Sep 30, 2011  |  Rolling Stone

Coal is on its way out, as noted by journalists on the ground covering the coal industry. A recent story from the Associated Press details how the coal industry has essentially stripped the Appalachia region bare, leaving only the coal that cannot be reached without expensive mining practices that could violate environmental law.

A Rolling Stone article reflects on the significance of this news:

The end of coal in Appalachia doesn't mean that America is running out of coal (there’s plenty left in Wyoming). But it should end the fantasy that coal can be an engine of job creation – the big open pit mines in Wyoming employ a tiny fraction of the number of people in an underground mine in Appalachia. And for a variety of reasons – railroad congestion among them – Wyoming coal is never going to ramp up production enough to have a meaningful impact on job creation. For better or worse, the bulk of coal industry jobs are in Appalachia – and when that coal is gone, so are the jobs.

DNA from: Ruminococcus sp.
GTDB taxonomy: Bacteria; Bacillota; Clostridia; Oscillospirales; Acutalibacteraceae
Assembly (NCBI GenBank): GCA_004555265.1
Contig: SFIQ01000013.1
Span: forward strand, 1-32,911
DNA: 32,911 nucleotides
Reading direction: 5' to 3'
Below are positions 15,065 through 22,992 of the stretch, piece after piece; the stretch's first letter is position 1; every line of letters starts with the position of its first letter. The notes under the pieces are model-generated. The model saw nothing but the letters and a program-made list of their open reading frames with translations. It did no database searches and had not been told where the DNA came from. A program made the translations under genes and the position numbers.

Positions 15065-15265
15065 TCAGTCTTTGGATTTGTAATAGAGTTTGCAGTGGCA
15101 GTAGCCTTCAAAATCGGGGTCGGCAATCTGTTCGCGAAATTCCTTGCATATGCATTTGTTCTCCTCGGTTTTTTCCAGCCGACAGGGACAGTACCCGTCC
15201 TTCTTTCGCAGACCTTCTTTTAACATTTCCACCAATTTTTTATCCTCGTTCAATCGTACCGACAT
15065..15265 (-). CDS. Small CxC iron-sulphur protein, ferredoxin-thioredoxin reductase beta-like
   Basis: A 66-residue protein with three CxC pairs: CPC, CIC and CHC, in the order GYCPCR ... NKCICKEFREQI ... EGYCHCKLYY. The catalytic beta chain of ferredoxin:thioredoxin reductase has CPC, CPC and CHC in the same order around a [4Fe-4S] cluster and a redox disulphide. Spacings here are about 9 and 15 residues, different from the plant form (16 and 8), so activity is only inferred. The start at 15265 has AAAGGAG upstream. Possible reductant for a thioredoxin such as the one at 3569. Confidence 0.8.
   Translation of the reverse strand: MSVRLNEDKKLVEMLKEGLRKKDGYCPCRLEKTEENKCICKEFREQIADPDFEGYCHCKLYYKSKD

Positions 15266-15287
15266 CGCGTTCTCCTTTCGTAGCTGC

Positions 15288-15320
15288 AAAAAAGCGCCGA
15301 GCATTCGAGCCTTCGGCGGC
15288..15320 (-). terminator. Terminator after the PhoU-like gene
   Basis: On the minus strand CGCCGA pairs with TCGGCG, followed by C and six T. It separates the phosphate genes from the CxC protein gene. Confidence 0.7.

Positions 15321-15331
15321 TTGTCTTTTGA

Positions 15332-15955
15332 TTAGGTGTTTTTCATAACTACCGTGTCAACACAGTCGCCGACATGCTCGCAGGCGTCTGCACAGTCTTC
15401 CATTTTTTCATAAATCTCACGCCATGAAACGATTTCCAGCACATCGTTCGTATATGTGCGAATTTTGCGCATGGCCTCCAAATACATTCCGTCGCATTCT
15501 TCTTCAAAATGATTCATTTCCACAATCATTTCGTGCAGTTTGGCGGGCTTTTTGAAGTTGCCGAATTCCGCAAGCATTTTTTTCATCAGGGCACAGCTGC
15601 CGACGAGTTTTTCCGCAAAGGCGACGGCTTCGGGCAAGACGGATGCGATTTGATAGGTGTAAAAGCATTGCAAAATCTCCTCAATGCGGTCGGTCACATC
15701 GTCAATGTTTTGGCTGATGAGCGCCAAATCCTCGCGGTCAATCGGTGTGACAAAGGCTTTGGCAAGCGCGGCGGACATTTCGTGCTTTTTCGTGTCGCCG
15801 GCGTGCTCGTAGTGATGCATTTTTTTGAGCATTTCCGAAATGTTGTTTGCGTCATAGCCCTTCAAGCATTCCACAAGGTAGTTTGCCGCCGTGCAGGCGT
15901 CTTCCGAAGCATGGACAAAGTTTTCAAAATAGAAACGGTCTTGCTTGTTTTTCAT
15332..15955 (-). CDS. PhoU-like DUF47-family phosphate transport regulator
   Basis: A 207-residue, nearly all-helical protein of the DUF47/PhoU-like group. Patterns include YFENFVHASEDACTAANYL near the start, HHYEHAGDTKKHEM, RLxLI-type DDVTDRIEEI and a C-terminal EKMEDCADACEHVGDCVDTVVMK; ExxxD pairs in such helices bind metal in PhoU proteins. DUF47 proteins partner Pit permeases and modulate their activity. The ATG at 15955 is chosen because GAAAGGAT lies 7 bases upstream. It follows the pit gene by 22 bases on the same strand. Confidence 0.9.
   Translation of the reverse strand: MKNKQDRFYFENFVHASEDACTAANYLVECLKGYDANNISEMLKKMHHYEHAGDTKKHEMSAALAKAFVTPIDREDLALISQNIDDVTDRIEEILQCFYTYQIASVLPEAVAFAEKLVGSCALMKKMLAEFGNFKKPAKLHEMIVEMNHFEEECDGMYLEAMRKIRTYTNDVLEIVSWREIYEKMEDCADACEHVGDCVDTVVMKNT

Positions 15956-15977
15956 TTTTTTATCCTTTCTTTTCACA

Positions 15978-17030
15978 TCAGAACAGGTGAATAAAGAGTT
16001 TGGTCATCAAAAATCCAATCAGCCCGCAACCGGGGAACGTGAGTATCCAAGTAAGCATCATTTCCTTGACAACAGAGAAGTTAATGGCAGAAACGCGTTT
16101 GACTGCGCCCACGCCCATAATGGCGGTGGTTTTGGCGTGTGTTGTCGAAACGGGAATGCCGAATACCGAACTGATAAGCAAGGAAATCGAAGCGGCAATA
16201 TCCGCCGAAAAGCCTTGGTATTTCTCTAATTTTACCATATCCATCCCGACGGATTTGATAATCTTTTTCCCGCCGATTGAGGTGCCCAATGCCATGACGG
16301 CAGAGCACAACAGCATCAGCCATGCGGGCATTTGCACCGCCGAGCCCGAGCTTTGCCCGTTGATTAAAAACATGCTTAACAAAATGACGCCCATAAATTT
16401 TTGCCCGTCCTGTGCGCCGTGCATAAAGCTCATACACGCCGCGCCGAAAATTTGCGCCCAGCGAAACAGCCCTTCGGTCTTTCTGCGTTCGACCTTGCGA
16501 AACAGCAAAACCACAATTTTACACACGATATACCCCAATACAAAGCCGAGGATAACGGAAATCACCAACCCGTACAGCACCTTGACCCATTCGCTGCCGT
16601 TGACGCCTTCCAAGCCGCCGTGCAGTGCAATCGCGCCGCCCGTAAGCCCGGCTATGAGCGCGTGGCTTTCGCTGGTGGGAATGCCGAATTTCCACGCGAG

Berkeley’s proposed soda tax will help decrease childhood obesity and diabetes: http://t.co/QJT1cmvukD (via @SFGate)
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